Sunday, December 25, 2011

It is not all Either Black or White

It Is Not All Either Black or White


Politicians tend to present issues as a choice of either black or white. This makes it easy for constituents to support the politician’s choice because they don’t have to study the issue or wrestle with other options. The politicians know that they stand a better chance of getting people’s support by avoiding any discussion of the gray areas, e.g. possible long term consequences. It seems to me that many of the leaders of nations in history became leaders because they promoted an us vs. them attitude. This attitude may be a necessary approach to international issues such as aggression and war; but with intra-national and local issues, it leads to extremes, abuses and inequality.

The present struggle in Washington over what to do about the problems of unemployment, high costs of health care, a sluggish economy, whether homosexuals should have the right to marry, campaign finance reform, and tax reform, runs the risk of decisions being made which are as harmful as the original problem because the decision makers did not consider the gray areas such as all possible consequences. If long range consequences had been made a part of the consideration, this might have called for a compromise—something which present day politicians, especially those of whatever party is in the minority and trying to regain the Presidency, avoid at all costs. It might make the other party look respectable.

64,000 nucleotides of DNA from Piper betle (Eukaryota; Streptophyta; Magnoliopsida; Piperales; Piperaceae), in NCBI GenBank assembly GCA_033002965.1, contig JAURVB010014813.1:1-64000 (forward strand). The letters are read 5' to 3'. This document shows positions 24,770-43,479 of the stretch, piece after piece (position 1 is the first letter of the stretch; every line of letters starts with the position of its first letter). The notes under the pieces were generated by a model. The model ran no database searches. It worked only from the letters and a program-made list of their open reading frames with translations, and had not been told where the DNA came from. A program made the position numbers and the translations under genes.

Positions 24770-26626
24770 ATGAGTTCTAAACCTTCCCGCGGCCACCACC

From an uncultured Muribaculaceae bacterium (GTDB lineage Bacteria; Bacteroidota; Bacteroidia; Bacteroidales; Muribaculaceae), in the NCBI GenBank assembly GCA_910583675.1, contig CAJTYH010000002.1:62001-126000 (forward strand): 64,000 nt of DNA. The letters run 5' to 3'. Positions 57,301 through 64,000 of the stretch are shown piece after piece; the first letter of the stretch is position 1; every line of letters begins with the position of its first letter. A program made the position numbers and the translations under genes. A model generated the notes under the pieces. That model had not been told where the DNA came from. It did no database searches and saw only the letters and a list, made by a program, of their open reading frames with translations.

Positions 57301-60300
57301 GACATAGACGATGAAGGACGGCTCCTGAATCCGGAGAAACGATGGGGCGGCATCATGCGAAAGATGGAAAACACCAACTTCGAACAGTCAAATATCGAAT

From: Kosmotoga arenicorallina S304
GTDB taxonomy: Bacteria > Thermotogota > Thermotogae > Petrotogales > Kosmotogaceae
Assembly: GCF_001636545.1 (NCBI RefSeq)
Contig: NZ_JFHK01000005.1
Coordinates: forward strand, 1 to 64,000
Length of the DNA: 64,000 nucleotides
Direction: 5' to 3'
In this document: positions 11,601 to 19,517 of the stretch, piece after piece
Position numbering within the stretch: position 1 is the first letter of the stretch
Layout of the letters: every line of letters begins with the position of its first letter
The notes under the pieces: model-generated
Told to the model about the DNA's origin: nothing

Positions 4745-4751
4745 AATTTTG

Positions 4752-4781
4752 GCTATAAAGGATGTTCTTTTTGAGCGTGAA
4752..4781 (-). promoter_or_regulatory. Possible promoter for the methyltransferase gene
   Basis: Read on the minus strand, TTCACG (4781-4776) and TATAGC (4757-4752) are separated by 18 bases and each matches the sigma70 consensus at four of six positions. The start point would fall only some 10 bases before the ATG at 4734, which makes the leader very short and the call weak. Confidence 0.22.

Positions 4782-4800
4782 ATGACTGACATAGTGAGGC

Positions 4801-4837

Too many people, in my opinion, either don’t want, or don’t have the capacity, to think analytically about complex questions. This makes them vulnerable to whatever adamant, emotion-arousing leader comes along, however good or bad he/she might be. It is easier to choose one of two options than it is to choose one of six possibilities. We take the easy path at our own peril.

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